"Normal" drinking for the New Scientist group ranged from 10 units of alcohol per week — the equivalent of about eight 12-ounce bottles of regular-strength beer — to 80 units, or 64 beers, per week. Those numbers may seem high, but in Britain, where drinking is a national pastime, the group's supervising doctor told them none were problem drinkers. (Incidentally, Britain's National Health Service recommends no more than 14 to 21 alcohol units per week.)
The results of these changes were significant enough to make you put down your pint and take notice.
Dr. Rajiv Jalan, a liver specialist at the Institute for Liver and Digestive Health at University College London, analyzed the findings. They revealed that liver fat, a precursor to liver damage, for all of those in the study who gave up drinking fell by at least 15 percent, and almost 20 percent for some.
Abstainers also saw their blood glucose levels — a key factor in determining diabetes risk — fall by an average of 16 percent. It's the first study to show such an immediate drop from going dry, says Dr. James Ferguson, a liver specialist at Queen Elizabeth Hospital Birmingham in England, who was not involved in the experiment.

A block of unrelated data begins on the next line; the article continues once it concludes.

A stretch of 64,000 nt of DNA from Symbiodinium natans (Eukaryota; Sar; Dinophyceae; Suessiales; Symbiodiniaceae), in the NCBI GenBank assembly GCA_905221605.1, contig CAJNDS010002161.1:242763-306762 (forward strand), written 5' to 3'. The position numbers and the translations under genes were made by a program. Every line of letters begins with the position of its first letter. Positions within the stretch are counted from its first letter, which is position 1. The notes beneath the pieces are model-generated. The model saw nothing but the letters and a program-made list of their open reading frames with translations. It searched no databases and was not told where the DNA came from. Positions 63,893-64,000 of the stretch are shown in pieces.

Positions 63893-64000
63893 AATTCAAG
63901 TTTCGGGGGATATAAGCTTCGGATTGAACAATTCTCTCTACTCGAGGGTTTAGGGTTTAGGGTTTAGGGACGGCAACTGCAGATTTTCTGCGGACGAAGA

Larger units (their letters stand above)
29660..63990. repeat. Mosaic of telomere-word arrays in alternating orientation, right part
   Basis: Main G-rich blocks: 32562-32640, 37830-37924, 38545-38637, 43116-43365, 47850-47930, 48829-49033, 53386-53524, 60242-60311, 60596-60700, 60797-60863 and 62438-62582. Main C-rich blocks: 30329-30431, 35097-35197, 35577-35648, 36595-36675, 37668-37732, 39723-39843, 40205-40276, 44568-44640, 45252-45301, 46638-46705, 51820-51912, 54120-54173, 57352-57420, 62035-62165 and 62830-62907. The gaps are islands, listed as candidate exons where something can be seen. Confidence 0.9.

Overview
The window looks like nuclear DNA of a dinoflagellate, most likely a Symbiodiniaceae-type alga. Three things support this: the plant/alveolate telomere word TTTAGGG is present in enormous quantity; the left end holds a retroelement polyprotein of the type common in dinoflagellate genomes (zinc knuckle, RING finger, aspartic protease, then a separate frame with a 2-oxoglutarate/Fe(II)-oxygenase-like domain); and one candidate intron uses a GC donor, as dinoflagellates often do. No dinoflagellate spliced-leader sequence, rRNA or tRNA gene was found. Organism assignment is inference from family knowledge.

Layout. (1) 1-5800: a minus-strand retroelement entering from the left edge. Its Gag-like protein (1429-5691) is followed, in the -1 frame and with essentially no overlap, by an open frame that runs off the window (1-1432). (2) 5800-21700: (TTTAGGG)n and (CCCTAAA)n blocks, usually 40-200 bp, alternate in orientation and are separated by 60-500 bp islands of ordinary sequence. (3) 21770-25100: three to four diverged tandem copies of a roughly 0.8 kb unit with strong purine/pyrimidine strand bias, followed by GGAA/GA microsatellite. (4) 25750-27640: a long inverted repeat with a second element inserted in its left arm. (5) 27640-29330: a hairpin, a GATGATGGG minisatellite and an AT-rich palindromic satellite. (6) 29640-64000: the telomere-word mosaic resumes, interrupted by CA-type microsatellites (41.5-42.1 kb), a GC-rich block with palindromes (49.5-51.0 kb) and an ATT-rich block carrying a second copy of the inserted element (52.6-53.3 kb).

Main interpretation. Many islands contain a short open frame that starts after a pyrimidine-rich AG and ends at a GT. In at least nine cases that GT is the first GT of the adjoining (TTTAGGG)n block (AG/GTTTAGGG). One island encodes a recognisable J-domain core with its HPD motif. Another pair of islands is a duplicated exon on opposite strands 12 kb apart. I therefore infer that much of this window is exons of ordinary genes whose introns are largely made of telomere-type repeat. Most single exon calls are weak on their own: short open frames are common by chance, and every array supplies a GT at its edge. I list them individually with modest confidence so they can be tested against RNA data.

Overall, Ferguson says, the evidence is convincing but not all that surprising.
"If you take time off from alcohol, it's going to be beneficial for your liver from the reduction of fat," he tells The Salt. "People always forget the amount of calories in alcohol, so if you take a month off, and you usually consume 20 units, you're going to lose weight and fat. It's a massive reduction in calories. "
The main causes of excessive fat in the liver are obesity and excessive alcohol consumption. Alcohol changes the way the liver processes fat, resulting in more fat cells that can cause inflammation, leading to liver disease.
But Ferguson warns that a dry January could trigger the same sort of negative boomerang effect as do restrictive diets: First you abstain, then you binge to make up for it. He questions whether a dry January leads to a wetter-than-normal February.
Beyond that, there's the question of whether and how much these improvements last in the long run. Ferguson takes a sobering view.
"I don't think taking one month a year off alcohol makes any difference," he says. "It's more important to cut back generally."
In fact, The British Liver Trust doesn't endorse a dry January, saying the tradition is "medically futile" and encourages alcohol abuse the rest of the year. Instead, the Trust suggests staying off the sauce two or three days every week, allowing the liver to recover regularly.